September 13, 2022
On the Mitigation Lands this time of the year the flowers that are blooming can be full of many types of pollinators. The variety of butterflies, bees, and beetles keep a person engaged in close observation of all the late summer flowers. The more common sky-blue, aster-like flowers are visited by a dark black beetle that eats the blue petals. Upon further research and review of the photos I took, these insects were revealed to be blister beetles, and this one is the punctate blister beetle, Epicauta puncticollis. This is a beetle aptly named as it contains a chemical defensive fluid they can secrete, called cantharidin. If the beetle is crushed against our skin, it can cause severe blisters. As I watch the soft-bodied, dark black (with a blue sheen) beetles with many small dents, eating the Chicory petals, I have a newfound respect for them. They are soft bodied with “particularly soft leathery wing covers with a head that is turned down,” according to the California Field Guide to Insects 2nd Edition, published in 2020. The punctate blister beetle is mostly seen in late spring or summer and is found all over the state.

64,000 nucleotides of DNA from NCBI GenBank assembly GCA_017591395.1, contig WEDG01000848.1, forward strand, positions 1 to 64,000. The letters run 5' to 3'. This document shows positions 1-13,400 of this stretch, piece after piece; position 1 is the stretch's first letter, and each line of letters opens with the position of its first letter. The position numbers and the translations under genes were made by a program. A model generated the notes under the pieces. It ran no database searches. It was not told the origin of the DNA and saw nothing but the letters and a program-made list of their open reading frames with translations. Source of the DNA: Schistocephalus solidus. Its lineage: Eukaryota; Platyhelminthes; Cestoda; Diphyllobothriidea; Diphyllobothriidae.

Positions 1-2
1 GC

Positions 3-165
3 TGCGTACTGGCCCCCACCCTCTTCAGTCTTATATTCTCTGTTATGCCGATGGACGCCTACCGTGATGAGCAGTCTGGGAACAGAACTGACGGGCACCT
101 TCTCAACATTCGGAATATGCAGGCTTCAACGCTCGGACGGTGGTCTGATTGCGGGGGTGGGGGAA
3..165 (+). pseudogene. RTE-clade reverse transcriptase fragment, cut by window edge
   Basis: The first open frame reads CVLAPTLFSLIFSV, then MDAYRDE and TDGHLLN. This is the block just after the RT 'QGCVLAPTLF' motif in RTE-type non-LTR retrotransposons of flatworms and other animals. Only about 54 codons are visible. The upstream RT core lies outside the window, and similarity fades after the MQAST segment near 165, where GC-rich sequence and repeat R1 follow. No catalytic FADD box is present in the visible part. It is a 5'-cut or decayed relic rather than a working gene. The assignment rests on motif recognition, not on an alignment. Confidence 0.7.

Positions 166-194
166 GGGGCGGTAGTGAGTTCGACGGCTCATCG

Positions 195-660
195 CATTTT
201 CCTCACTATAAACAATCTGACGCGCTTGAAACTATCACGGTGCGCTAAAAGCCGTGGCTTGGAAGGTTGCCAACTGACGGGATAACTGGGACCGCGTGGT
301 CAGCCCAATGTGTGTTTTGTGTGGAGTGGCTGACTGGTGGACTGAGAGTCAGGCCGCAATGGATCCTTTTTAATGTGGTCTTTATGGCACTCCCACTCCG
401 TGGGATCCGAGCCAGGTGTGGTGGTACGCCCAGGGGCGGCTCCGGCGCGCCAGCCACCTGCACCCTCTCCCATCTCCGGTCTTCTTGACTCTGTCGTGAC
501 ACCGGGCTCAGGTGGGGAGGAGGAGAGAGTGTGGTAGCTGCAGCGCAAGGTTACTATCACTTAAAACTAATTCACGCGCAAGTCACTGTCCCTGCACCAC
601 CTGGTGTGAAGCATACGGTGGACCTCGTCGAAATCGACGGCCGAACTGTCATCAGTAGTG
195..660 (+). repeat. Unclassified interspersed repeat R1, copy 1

Blister beetles deposit their multitude of eggs on the ground. Their larvae have complicated and interesting life stages, the first being a silverfish-looking triungulin that moves rapidly around looking for hosts. The host can be grasshopper eggs or ground dwelling bee larvae, and when they find one, they molt into a larger maggot-like form that eats this host. The authors state that the maggot larvae then molt into a “pupalike larvae and then into further feeding stages that complete the larval growth by feasting on the host.” The adult beetles eat plant material and flowers, not other insects. On the east coast there have been infestations of agricultural crops, such as alfalfa. These infestations do not damage the crop too much but if the beetles are harvested and then dried with the hay, the cattle or horse feed can cause illness and sometimes death to livestock. This is again because of the chemical, cantharidin.
The chicory plant, Cichorium intybus, which is frequently visited by the blister beetles, is a native of the Mediterranean region and was brought here by European settlers in the 1700’s as a cheap coffee substitute. It is still used all over the world as a coffee additive or as a stimulant beverage made from the dried and roasted root. This is a common roadside weed in the Willits Valley that is visited by different pollinating butterflies and bees throughout its long blooming season June into fall.